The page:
On December 31 Secretary McAdoo addressed a critical coal shortage in the northeast by ordering that coal be given priority over passengers and freight on the nation’s railroads. One of the major causes of the shortage is the back-up of unloaded coal cars at the New Jersey terminals on the Hudson River. After conferring with Fuel Administrator Harry A. Garfield, McAdoo asked New York City Mayor-elect Hylan, who will assume office on New Year’s Day, to detail as many city employees as possible to help get the cars unloaded, and he is working with Edward N. Hurley, Chairman of the Shipping Board, to increase the number of ships available to carry the coal to New England.
The campaign to make America dry passed a major milestone this month. A proposed amendment to the Constitution prohibiting the “manufacture, sale, or transportation of intoxicating liquors within the United States,” which was passed by the Senate in August, was approved by the House of Representatives on December17. The Senate, which is dominated by rural interests, has historically been more receptive to the dry forces than the House, which represents a more urban and ethnically diverse constituency, including a number of recent immigrants from Germany, Ireland and Italy. The next day the Senate agreed to minor changes made by the House and the proposed amendment was submitted to the states for ratification. It includes a provision, never before included in proposed amendments to the Constitution, that it will be inoperative unless it is ratified by the necessary three-fourths of the states within seven years.
In 1914 an earlier version of the prohibition amendment was passed by the Senate but fell short in the House. That vote, however, was encouraging to the dry forces because for the first time a majority (though less than the necessary two-thirds) of representatives had voted for the amendment. The sponsor of the amendment that year was Representative Richmond P. Hobson (Dem., Ala.). His advocacy for prohibition was popular in his home state, but his racial views found less favor, especially outside his Birmingham congressional district. A former naval officer, he had introduced legislation to allow residents of Porto Rico and the Philippines to apply for admission to West Point and Annapolis, and other legislation to make it unlawful to discriminate against Negro soldiers and sailors in uniform in the District of Columbia. Also undermining his support among the white voters of Alabama was his criticism of President Roosevelt’s dishonorable discharges of Negro soldiers following racial unrest in Brownsville, Texas in 1906. In 1914, he left his House seat to run for an open Senate seat, but lost the Democratic primary (the only competitive race in Alabama) to Representative Oscar W. Underwood, the House majority leader. With Hobson’s departure from Congress, leadership of the dry forces passed to Senator Sheppard.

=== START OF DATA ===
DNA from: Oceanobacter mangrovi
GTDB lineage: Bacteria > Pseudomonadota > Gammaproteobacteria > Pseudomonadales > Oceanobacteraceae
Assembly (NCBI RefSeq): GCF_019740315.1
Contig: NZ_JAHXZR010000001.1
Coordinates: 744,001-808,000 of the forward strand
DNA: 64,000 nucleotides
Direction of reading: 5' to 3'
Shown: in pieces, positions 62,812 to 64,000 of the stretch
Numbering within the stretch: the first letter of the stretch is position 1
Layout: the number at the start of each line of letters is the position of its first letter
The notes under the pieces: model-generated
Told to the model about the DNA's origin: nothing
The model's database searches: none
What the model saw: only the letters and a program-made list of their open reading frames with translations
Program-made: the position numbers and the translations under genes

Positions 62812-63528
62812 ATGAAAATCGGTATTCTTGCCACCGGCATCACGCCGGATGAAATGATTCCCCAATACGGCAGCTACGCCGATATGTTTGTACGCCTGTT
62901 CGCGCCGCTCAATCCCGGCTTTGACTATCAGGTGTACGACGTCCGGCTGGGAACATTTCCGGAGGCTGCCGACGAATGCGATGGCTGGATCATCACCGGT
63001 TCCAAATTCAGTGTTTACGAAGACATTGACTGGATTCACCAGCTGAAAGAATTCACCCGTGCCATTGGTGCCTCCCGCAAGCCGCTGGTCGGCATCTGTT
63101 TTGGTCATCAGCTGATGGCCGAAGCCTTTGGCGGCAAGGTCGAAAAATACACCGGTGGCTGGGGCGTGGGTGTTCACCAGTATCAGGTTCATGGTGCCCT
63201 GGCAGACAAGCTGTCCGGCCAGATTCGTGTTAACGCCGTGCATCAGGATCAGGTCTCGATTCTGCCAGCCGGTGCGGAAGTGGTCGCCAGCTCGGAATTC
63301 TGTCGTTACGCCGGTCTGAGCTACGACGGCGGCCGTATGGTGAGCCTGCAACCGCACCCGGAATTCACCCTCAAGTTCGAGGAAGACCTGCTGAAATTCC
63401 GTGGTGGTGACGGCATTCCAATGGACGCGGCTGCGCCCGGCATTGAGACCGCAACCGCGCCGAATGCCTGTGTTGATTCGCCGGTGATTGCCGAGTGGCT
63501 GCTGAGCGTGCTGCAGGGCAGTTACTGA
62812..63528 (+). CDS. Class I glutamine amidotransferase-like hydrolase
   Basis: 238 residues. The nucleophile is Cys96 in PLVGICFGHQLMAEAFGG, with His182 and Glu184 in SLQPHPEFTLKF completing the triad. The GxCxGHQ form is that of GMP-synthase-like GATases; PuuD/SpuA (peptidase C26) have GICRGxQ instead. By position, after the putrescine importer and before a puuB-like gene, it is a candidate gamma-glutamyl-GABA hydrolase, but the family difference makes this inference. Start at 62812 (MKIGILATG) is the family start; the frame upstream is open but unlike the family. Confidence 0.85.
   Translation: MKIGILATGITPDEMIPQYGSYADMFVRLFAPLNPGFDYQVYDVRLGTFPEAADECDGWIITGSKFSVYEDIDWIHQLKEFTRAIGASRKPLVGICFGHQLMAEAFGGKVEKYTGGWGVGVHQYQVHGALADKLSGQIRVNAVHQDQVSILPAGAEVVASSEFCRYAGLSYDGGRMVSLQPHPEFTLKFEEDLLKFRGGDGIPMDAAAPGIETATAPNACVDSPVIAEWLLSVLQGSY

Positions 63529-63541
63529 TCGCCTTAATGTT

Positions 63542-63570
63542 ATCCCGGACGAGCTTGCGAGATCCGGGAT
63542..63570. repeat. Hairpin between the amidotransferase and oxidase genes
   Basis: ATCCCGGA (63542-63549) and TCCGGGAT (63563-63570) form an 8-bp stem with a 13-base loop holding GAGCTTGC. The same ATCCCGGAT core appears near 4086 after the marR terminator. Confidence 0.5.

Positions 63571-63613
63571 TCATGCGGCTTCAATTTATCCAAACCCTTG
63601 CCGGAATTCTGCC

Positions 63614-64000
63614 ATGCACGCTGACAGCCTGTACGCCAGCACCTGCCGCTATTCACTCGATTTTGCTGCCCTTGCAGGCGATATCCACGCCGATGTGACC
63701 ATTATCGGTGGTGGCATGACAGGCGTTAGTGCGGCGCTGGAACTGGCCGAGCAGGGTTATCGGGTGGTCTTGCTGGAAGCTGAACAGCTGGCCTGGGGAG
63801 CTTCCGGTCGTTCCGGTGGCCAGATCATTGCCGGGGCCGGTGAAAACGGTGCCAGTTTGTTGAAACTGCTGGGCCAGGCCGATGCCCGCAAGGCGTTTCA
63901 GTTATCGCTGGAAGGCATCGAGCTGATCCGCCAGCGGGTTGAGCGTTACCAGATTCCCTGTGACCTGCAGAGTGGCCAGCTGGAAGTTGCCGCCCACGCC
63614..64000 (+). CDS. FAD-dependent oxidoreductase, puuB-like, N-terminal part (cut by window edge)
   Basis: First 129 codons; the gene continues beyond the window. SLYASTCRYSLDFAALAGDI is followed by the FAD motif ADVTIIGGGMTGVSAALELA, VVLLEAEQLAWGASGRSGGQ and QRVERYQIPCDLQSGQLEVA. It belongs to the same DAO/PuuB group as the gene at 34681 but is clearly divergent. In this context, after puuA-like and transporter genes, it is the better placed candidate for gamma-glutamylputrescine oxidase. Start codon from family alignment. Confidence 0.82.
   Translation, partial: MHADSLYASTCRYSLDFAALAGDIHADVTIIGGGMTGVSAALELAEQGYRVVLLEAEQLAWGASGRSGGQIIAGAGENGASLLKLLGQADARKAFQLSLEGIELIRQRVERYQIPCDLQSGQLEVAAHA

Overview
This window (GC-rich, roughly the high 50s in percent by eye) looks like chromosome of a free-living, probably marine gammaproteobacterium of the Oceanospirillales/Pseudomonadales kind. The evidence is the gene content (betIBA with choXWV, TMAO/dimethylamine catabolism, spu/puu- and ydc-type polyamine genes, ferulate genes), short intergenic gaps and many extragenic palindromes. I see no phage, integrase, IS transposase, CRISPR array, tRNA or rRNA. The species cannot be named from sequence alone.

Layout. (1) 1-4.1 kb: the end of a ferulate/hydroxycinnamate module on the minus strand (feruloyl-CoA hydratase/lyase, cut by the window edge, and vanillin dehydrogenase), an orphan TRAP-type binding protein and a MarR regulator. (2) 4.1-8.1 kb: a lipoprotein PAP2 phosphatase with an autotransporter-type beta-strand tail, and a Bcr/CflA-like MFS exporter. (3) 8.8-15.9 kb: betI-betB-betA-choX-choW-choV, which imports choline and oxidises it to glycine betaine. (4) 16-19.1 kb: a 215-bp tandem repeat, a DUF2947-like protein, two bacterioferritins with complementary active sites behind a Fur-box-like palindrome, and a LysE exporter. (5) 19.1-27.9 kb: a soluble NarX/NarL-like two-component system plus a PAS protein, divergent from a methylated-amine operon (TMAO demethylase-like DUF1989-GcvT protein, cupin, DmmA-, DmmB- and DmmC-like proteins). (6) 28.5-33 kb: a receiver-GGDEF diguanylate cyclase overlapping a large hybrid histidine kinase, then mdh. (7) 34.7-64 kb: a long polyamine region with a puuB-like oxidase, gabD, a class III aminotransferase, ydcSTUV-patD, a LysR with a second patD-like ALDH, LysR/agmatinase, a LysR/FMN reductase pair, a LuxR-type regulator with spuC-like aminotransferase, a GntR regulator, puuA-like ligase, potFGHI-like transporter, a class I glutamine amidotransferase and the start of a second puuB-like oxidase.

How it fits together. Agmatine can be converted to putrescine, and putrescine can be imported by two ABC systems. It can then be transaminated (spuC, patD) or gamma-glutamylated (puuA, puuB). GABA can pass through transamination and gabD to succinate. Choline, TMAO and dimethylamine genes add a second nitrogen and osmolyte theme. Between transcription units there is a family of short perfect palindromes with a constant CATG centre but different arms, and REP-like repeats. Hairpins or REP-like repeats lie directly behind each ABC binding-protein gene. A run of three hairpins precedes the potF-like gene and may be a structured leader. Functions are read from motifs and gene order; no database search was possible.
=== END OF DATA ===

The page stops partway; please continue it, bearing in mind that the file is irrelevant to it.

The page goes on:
December 1917 – Selected Sources and Recommended Reading
American Review of Reviews, January and February 1918
New York Times, December 1917 and January 1918
Books and Articles:
Scott Berg, Wilson
Britain at War Magazine, The Fourth Year of the Great War: 1917
Winston S. Churchill, The World Crisis 1911-1918
John Milton Cooper, Jr., Woodrow Wilson: A Biography
John Milton Cooper, Jr., The Warrior and the Priest: Woodrow Wilson and Theodore Roosevelt
John Dos Passos, Mr. Wilson’s War
David Fromkin, A Peace to End All Peace: Creating the Modern Middle East, 1914-1922
Martin Gilbert, Churchill: A Life
Martin Gilbert, The First World War: A Complete History
Martin Gilbert, A History of the Twentieth Century, Volume One: 1900-1933
Martin Gilbert, Winston S. Churchill Volume IV: The Stricken World 1916-1922
Ann Hagedorn, Savage Peace, Hope and Fear in America, 1919
August Heckscher, Woodrow Wilson: A Biography
Godfrey Hodgson, Woodrow Wilson’s Right Hand: The Life of Colonel Edward M. House
Roy Jenkins, Churchill: A Biography
John Keegan, The First World War
David M. Kennedy, Over Here: The First World War and American Society
Ian Kershaw, To Hell and Back: Europe 1914-1949
Arthur S. Link, Woodrow Wilson and the Progressive Era, 1910-1917
Robert K. Massie, Nicholas and Alexandra
G.J. Meyer, A World Undone: The Story of the Great War, 1914 to 1918
G.J. Meyer, The World Remade: America in World War I
Michael S. Neiberg, The Path to War: How the First World War Created Modern America
Jonathan Schneer, The Balfour Declaration: The Origins of the Arab-Israeli Conflict
Lee Thompson, Never Call Retreat: Theodore Roosevelt and the Great War
Adam Tooze, The Deluge: The Great War, America and the Remaking of the Global Order, 1916-1931
Geoffrey C. Ward and Ken Burns, The Roosevelts: An Intimate History
The West Point Atlas of War: World War I
This article is reprinted from the Centennial Countdown to the Great War blog published by Dennis Cross. Read the original post and access an archive of previous posts at: centennialcountdown.blogspot.com